Ajrakh’s web of connections
The Khatri family is legendary across Kutch. They are craftsmen who are involved with all of the decorative arts including Ajrakh and Bandhini.
Ajrakh today is kept alive through a complex web of familial connections involving cousins and uncles, all of whom lead independent yet interdependent lives. It began with the late great Khatri Mohammed Siddiqui, who used natural dyes to create Ajrakh fabric for the herders, shepherds, and other pastoral communities of Kutch. He had three sons: Abdulrazzak, Ismail and Abduljabbar. These three sons are the ninth generation of Khatri printers and dyers.
An oft quoted legend about the Khatri family is that they came to Kutch from Sindh some 400 years ago at the invitation of the King Rao Bharmalji who ruled the district in the 16th century. Here is an excerpt taken from Abduljabbar’s family archives. It in, the late Mohammad Siddiqui talks about their history.
“The Rao gave us gifts of land and we were free to choose where we wanted to build our homes. We also paid no tax. My family belongs to the Dhadha sub caste and my ancestor, Jindha Jiva, chose the site of the Dhamadka because the river Saran runs through it. A good supply of running water is necessary for different stages of dying and washing cloth. Our customers included the royal court and the Maldhari herders of Kutch.”
A lot is known about Dr. Ismail Khatri. But his brother, Abduljabbar (and his sons including Adam who is featured here) are evolving Ajrakh in interesting new ways. One way that they are giving Ajrakh a fresh new look is by creating miniatures or reducing the size of the print. As you see in the below video.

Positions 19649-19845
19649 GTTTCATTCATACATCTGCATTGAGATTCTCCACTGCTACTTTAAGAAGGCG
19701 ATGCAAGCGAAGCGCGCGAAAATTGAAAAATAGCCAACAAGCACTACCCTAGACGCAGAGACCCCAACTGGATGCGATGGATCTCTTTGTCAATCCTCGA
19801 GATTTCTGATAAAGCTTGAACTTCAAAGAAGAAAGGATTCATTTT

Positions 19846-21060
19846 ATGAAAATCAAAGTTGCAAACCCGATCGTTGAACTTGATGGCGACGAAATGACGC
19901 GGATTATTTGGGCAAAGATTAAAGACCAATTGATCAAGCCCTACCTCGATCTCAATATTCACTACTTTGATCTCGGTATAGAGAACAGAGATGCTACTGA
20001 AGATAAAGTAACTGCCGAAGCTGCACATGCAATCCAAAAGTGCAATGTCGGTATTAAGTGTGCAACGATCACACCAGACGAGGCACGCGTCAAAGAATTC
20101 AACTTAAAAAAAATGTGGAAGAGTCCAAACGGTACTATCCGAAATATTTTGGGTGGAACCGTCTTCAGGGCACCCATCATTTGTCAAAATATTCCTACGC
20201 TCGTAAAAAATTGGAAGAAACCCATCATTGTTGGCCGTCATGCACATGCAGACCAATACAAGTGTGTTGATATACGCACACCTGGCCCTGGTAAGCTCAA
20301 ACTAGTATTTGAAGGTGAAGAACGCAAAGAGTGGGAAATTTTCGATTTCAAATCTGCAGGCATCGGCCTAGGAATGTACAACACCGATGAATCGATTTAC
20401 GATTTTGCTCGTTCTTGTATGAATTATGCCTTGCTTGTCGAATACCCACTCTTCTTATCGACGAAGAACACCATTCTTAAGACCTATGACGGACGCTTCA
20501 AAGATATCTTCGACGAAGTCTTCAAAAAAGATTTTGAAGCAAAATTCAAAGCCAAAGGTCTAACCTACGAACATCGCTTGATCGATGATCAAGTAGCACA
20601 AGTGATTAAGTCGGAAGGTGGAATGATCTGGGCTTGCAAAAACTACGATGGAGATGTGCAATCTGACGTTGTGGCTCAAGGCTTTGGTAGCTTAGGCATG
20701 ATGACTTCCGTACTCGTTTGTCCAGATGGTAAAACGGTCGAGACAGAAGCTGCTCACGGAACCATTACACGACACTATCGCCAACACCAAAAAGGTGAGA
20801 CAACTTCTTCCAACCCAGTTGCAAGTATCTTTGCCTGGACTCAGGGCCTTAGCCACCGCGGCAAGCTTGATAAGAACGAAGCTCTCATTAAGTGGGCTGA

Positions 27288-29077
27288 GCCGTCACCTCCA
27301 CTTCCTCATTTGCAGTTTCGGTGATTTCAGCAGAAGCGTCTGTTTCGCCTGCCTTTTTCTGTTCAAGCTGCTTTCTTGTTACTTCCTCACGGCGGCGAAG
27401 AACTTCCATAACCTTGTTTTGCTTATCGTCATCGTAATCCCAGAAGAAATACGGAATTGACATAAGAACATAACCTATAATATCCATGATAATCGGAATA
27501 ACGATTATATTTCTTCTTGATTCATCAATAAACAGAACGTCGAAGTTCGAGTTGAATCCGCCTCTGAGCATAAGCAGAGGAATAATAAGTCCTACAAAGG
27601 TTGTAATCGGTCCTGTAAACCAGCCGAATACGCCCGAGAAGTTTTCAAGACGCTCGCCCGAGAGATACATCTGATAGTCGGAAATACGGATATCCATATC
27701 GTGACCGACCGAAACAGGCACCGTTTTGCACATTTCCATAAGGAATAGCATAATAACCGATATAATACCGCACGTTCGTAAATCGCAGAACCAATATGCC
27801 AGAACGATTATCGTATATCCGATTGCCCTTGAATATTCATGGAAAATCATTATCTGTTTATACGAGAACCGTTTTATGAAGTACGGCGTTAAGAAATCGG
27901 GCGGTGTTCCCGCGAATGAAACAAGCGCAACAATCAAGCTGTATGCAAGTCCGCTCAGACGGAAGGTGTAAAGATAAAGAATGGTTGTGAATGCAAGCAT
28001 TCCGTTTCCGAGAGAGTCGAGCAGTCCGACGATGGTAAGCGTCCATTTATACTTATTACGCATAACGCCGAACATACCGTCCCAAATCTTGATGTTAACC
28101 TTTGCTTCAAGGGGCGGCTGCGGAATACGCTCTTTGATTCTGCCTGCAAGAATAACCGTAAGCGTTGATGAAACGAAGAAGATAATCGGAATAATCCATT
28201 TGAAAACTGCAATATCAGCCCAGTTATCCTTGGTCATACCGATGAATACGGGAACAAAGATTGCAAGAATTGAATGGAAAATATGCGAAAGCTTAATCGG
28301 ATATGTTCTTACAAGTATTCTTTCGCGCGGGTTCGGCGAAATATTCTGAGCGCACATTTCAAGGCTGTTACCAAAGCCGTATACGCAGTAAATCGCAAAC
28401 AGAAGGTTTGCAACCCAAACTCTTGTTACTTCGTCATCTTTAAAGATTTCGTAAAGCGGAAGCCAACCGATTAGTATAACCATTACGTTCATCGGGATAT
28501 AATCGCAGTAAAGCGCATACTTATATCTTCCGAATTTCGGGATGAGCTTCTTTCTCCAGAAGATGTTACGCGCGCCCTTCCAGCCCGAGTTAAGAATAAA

Why did they convert to Islam?
The Khatris came to Kutch as Hindus but converted to Islam in the 17th century. As Hindus, they were obliged to make exorbitant payments and give expensive gifts to the Bhatts: genealogists who recorded all the births, marriages, and deaths for the caste.
In the end, the gifts became so onerous that the Khatris could not afford them. They were confronted by a dilemma. If they didn’t pay, the names of their sons and daughters would not be recorded in the books of the family lineage which was a sign of legitimacy. Arranging marriages would then become impossible. How to prevent giving such expensive gifts to the geneologists/Bhatts? The solution came in the form of Sufism.
At that time, there were Sufi saints in Kutch who explained the tenets of Islam to local people. To the Khatris, the simplicity of the faith and the lack of financial burdens persuaded them to accept Islam and they converted in large numbers.